The Australian trucking or road freight industry has been one of the strongest contributors to the economy over the last five years. With a growth of 2.4% per year, the industry now consists of more than 41,000 businesses and employs around 250,000 professionals.

But, before it became the massive industry it is today, the trucking industry experienced countless roadblocks and challenges along the way. Let’s look back at the history of trucking in Australia.

The Early Years

Trucking in Australia was once composed of inefficient trucks called steam-hauled road trains. They were used at the Yudnamutana copper mining valley in South Australia way back in 1863, when the machines were first introduced. It wasn’t until 1912 that hauling trucks were fitted with internal combustion engines and only by 1914 did the manufacturers start developing petrol-engined trucks, including half-track vehicles that can tow two large trailers.

Today, road freight laws allow truck companies to do transport tasks interstate and travel around the 353,331-kilometre paved roads in the country. But that wasn’t the case back in 1920 when a general agreement between various states prohibited interstate road transport. Back then, the state governments believed that the rail system was enough for transporting goods from state to state. Hence, they just extended the rail lines to accommodate the national road freight requirement.

Trucking Restrictions

Things turned around, however, in 1942 during World War II when Australia experienced an overloaded railway system and scarcity of coastal shipping. Trucks were once again called into action and transported freight from one capital city to another.

After this turn of events, the trucking industry grew quite astoundingly. That was because road transport only requires minimal handling of goods and very advantageous when transporting fragile objects. Still, long-distance road transport was not allowed at that time and many restrictions were imposed on the industry. Indeed, in 1956, the Road Maintenance Tax was introduced by the government to the great dislike of many truckers. Other restrictions included tight-axle weight limits, low-speed limits, and driving hours limitations.

Growth and Improvement

But there was no stopping of the trucking industry’s continuous growth and in the 1960s, the competition increased greatly. Start-ups converted ex-military trucks to road freight haulers and began competing with large companies that operated most of Australia’s truck fleet. Contracts are made verbally, and businesses started to decoratively paint and fit out their trucks to show their distinctions.

The quality of trucks also improved drastically during the decade. There were better canvas and double cover that were applied to protect the loads much better. And in the 1970s came a new advancement in trucking technology, the 370hp turbocharged diesel engine. It allowed bigger trucks to operate and haul bigger payloads for better business.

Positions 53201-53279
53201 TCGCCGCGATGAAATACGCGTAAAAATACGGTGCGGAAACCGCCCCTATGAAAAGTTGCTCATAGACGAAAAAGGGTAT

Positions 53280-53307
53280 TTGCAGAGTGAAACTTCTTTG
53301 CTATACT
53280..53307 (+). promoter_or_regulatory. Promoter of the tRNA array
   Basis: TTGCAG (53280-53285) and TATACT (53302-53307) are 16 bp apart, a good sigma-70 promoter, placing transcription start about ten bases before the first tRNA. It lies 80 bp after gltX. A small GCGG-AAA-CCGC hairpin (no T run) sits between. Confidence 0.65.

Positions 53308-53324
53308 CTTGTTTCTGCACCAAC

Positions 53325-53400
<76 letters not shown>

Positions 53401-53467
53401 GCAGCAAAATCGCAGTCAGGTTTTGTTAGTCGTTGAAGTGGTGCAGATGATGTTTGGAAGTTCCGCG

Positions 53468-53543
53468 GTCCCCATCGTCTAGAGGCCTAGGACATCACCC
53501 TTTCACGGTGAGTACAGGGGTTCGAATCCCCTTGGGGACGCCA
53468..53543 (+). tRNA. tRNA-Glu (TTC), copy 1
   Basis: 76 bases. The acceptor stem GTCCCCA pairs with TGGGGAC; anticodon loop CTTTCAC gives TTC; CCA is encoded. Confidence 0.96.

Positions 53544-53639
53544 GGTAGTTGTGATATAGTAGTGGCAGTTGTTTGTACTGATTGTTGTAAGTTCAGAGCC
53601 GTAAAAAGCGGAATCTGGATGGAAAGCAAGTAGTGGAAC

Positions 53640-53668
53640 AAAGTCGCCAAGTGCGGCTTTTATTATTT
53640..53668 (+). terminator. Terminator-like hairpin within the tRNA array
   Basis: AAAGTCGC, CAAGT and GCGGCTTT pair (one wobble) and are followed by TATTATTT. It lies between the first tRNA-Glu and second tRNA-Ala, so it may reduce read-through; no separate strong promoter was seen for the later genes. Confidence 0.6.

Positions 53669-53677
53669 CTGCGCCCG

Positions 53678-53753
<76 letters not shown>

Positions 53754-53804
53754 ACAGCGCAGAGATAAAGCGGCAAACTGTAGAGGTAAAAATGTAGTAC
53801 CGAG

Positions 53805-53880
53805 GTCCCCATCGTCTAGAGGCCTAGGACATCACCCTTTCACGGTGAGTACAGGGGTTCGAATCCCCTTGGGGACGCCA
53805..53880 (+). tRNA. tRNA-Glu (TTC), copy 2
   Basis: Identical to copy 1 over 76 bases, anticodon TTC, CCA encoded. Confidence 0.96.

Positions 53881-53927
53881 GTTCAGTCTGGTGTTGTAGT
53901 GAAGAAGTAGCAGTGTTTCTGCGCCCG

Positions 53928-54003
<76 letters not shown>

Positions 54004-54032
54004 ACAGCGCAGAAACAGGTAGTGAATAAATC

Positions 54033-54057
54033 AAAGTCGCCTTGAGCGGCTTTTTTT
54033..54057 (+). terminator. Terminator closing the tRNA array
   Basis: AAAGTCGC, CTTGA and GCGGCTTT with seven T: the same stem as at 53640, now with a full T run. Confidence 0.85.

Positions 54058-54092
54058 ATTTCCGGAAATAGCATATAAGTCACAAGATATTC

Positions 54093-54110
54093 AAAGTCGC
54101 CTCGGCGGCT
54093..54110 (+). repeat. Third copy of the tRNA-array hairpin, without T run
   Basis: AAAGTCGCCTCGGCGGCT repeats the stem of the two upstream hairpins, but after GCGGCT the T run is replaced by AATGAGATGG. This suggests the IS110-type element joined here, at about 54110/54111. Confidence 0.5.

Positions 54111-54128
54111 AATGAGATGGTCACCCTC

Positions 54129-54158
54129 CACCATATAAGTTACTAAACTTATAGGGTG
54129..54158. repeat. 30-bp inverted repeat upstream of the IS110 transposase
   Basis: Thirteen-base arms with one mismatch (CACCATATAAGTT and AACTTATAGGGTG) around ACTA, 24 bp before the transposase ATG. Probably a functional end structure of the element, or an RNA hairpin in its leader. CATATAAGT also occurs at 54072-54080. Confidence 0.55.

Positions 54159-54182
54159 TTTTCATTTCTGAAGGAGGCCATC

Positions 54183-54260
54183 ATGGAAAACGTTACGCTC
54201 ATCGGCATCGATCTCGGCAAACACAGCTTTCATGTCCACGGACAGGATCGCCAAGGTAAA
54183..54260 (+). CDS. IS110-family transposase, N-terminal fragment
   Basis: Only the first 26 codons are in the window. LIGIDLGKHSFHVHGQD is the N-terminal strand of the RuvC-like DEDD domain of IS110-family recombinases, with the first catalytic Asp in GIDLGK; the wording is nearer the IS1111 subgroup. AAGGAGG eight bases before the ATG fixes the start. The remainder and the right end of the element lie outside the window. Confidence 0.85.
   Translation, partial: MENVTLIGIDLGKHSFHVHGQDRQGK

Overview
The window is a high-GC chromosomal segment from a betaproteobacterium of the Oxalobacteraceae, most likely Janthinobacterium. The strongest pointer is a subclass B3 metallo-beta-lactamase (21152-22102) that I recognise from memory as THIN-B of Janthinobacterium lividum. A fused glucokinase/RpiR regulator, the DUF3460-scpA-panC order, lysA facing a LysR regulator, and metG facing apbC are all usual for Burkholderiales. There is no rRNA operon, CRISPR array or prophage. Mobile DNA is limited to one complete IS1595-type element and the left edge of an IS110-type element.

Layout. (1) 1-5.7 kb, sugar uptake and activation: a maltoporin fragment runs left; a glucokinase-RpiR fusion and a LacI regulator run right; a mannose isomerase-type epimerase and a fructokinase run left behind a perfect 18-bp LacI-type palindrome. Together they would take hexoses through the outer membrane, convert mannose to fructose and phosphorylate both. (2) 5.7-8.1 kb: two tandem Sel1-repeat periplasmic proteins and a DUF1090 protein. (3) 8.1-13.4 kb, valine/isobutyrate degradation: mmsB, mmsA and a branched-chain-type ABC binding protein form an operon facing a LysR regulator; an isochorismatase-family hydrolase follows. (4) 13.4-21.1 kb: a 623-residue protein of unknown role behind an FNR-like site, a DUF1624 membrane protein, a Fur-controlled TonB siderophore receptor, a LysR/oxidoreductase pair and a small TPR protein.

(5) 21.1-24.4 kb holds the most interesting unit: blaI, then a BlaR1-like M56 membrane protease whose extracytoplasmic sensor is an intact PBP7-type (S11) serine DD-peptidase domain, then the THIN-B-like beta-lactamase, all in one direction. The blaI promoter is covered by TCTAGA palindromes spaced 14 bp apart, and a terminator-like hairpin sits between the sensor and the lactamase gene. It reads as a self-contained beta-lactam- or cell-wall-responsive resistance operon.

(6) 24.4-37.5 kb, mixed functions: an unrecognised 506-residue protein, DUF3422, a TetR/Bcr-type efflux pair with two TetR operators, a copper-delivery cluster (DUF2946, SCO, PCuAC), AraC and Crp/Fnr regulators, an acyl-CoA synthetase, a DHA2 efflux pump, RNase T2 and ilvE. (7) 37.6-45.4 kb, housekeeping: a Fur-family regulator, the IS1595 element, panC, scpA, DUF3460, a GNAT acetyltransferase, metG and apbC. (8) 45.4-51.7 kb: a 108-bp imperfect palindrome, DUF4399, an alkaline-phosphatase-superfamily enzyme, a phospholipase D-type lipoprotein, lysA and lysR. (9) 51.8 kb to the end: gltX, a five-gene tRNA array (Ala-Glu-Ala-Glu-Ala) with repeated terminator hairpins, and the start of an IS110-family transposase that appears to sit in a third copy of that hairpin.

However, road maintenance tax payments also increased proportionally with the size of the truck used. Truckies around Australia started to rebel and demanded the abolition of the road taxes. This led to the Razorback Blockade, a 9-day blockade that started on April 3, 1979, by five rig owners in NSW and followed by more than 2,000 owners and drivers across Australia. The transport ministers then agreed to abolish the road maintenance tax.

National Support for Trucking

After this event, the government started to show support for the trucking industry. Good evidence was the establishment of the Australian Road Freight Transport Advisory Committee and the creation of reforms to trucking costs and licensing. The second stage of these transport reforms in 1988 resulted in the increase in the highway speed limit of trucks to 100km/, the establishment of the eastern states’ uniform driving hours, and the revision of gross tonnage limit and registration charges.

By the 1990s, the trucking industry has reached efficiency in transport logistics, which improved productivity and reduced costs in the road freight business. During the 2000s, new technologies were developed to increase the safety of heavy vehicles. And today, the industry is innovating for more sustainable road transport, eliminate carbon footprint, and help preserve the environment.

The Future of Trucking in Australia

With more than 500,000 trucks and counting, the future looks bright for trucking in Australia. It’s the most profitable sector in both the logistics and transport industries and is expected to have a $60.2 billion income from 2020 to 2028. The number of employees is also projected to increase by more than 20,000 over the next 5 years.

Aussie Truck Loans can help you enter the trucking business. We offer a wide array of commercial and personal finance for new and used trucks with the most competitive rates. We also have a variety of truck loan packages that suit every type of business need and financial status.

Call Aussie Truck Loans on 1300 889 669 for a pre-approved truck loan or apply online and get a jump start on your trucking business today.